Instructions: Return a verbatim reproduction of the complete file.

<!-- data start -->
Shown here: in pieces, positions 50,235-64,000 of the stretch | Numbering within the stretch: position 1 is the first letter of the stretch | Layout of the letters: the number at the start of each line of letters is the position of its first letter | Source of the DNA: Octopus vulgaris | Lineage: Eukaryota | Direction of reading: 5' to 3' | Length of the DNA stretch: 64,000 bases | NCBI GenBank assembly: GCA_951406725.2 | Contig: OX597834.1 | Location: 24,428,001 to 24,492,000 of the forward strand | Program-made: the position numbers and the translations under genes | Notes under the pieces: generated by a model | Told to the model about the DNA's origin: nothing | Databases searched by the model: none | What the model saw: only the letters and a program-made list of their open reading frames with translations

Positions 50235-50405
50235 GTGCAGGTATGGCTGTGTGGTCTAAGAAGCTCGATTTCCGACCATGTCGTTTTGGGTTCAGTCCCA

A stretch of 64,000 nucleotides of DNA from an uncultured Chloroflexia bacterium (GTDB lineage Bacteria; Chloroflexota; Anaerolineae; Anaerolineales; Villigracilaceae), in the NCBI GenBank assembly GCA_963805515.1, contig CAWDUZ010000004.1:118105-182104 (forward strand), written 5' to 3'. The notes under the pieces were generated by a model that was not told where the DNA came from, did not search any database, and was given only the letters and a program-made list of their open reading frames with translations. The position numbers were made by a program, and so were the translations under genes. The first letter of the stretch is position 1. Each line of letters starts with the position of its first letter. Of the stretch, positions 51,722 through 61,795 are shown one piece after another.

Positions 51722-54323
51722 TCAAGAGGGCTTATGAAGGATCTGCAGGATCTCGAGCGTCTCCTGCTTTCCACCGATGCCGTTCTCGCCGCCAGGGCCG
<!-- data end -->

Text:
Shown here: in pieces, positions 50,235-64,000 of the stretch | Numbering within the stretch: position 1 is the first letter of the stretch | Layout of the letters: the number at the start of each line of letters is the position of its first letter | Source of the DNA: Octopus vulgaris | Lineage: Eukaryota | Direction of reading: 5' to 3' | Length of the DNA stretch: 64,000 bases | NCBI GenBank assembly: GCA_951406725.2 | Contig: OX597834.1 | Location: 24,428,001 to 24,492,000 of the forward strand | Program-made: the position numbers and the translations under genes | Notes under the pieces: generated by a model | Told to the model about the DNA's origin: nothing | Databases searched by the model: none | What the model saw: only the letters and a program-made list of their open reading frames with translations

Positions 50235-50405
50235 GTGCAGGTATGGCTGTGTGGTCTAAGAAGCTCGATTTCCGACCATGTCGTTTTGGGTTCAGTCCCA

A stretch of 64,000 nucleotides of DNA from an uncultured Chloroflexia bacterium (GTDB lineage Bacteria; Chloroflexota; Anaerolineae; Anaerolineales; Villigracilaceae), in the NCBI GenBank assembly GCA_963805515.1, contig CAWDUZ010000004.1:118105-182104 (forward strand), written 5' to 3'. The notes under the pieces were generated by a model that was not told where the DNA came from, did not search any database, and was given only the letters and a program-made list of their open reading frames with translations. The position numbers were made by a program, and so were the translations under genes. The first letter of the stretch is position 1. Each line of letters starts with the position of its first letter. Of the stretch, positions 51,722 through 61,795 are shown one piece after another.

Positions 51722-54323
51722 TCAAGAGGGCTTATGAAGGATCTGCAGGATCTCGAGCGTCTCCTGCTTTCCACCGATGCCGTTCTCGCCGCCAGGGCCG